ANESTHETIC AGENT CHOICE INFLUENCES OUTCOME FROM EXPERIMENTAL PERIOPERATIVE STROKE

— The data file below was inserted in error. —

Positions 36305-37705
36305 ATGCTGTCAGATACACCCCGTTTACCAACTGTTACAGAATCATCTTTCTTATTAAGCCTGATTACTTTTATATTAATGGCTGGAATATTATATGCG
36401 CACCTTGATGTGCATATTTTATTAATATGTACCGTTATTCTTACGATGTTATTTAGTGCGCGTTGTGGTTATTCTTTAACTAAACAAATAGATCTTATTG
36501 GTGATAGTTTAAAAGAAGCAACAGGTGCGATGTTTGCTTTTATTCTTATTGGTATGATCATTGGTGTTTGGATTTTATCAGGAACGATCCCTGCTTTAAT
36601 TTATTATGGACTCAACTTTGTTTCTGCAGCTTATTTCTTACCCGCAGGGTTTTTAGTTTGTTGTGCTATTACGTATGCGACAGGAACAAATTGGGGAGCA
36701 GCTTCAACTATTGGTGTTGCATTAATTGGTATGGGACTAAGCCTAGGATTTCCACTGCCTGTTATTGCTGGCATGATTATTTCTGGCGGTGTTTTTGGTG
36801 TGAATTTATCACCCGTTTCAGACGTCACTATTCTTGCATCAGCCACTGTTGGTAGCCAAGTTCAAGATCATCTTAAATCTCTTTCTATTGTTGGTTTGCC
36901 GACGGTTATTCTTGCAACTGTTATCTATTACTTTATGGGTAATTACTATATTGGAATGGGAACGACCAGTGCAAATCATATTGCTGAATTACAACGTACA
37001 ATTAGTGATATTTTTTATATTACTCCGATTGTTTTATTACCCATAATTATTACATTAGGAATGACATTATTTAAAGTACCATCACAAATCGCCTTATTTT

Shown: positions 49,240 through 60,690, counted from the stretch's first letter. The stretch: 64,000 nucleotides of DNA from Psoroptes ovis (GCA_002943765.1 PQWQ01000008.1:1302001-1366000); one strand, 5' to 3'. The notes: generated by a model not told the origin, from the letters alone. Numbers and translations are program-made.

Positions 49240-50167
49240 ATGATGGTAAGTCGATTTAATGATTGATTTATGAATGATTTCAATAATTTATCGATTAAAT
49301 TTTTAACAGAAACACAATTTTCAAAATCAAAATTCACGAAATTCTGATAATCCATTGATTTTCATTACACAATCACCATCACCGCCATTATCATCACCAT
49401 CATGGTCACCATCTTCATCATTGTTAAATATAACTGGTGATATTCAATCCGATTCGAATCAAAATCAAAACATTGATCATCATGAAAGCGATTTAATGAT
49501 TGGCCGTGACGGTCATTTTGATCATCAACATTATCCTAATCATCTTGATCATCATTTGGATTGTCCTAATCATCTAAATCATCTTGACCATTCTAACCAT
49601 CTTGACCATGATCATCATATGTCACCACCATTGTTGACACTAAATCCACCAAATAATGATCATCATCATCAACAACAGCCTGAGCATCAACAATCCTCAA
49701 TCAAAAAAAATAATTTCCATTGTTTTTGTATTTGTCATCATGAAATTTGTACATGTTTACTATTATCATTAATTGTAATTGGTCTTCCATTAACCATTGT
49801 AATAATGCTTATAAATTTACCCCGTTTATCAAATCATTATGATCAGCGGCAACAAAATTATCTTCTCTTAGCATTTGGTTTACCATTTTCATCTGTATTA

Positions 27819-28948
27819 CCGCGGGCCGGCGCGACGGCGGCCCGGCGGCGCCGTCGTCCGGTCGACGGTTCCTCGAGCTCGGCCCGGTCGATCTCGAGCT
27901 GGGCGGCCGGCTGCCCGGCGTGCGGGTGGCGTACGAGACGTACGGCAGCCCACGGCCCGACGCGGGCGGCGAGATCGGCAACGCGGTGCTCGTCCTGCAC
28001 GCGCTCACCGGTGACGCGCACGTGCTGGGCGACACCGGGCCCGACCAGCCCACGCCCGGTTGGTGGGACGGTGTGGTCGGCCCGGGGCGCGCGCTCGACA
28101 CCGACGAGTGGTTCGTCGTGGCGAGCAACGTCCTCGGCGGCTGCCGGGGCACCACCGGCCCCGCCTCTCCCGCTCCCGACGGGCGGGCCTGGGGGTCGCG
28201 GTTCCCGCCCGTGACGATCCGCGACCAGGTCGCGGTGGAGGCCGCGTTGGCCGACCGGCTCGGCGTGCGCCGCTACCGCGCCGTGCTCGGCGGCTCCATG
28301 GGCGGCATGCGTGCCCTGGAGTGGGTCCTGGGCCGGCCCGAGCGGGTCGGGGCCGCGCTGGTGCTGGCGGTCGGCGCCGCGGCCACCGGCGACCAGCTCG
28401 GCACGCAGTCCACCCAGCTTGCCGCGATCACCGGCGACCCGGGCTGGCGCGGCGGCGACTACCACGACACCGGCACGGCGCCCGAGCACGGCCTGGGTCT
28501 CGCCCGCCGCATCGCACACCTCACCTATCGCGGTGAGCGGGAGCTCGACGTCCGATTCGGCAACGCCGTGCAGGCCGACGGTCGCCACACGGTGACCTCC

It is unclear if damage during perioperative stroke is linked to the anesthetic agent employed during prior surgical procedure. We examined 2 representative agents, propofol and halothane, to test the hypothesis that anesthetic “preconditioning” improves outcome from middle cerebral artery occlusion (MCAO) induced on emergence from short or prolonged anesthesia. Male Wistar rats (200–300 g) were anesthetized briefly (<1 h) with halothane (1–2%) for placement of a femoral arterial and venous catheter and of a retaining sleeve for chronic laser Doppler perfusion (LDP) probe on the cranium. Twenty fours hours following instrumentation, spontaneously ventilated rats were reanesthetized with either halothane (1–2%) or intravenous propofol (10 mg/kg bolus and 30 mg/kg/hr infusion). Rats were subjected to 2 h of MCAO following exposure to either short (< 1 hr;n=8, Short-Hal; n=8, Short-Prop) or long (8 hr) (n=8, Long-Hal; n=8, Long-Prop) anesthetic. Anesthesia was discontinued after the first 15 min of cerebral ischemia, which was documented by abrupt fall in LDF-signal during suture placement. Pericranial temperature, PaO2, PaCO2 and blood pressure were maintained in a normal range, without differences between groups. LDP-signal between groups was silmiar during MCAO and reperfusion. At 22 h of reperfusion, brain infarction volume was determined by TTC-staining. Preconditioning with short duration of halothane resulted in smaller infarction in cortex (87.5 ± 16.6 mm3, 23.5 ± 4.4% of ipsilateral cortex) and caudoputamen complex (CP) (38.3 ± 13.7 mm3, 46.0 ± 5.2% of ipsilateral CP) than in rats preconditioned with equivalent propofol (cortex 177.5 ± 16.9 mm3; 46.6 ± 4.4%; CP 47.8 ± 2.9 mm3, 60.8 ± 3.7%). There was no difference in rats preconditioned with Long-Hal or Long-Prop. Halothane but not propofol preconditioning of <1 hour decreases brain vulnerability to subsequent ischemic insults initiated during emergence from anesthesia. Exposure to longer durations of halothane may activate secondary pathways which negate the protective effects of short-term halothane preischemic conditioning.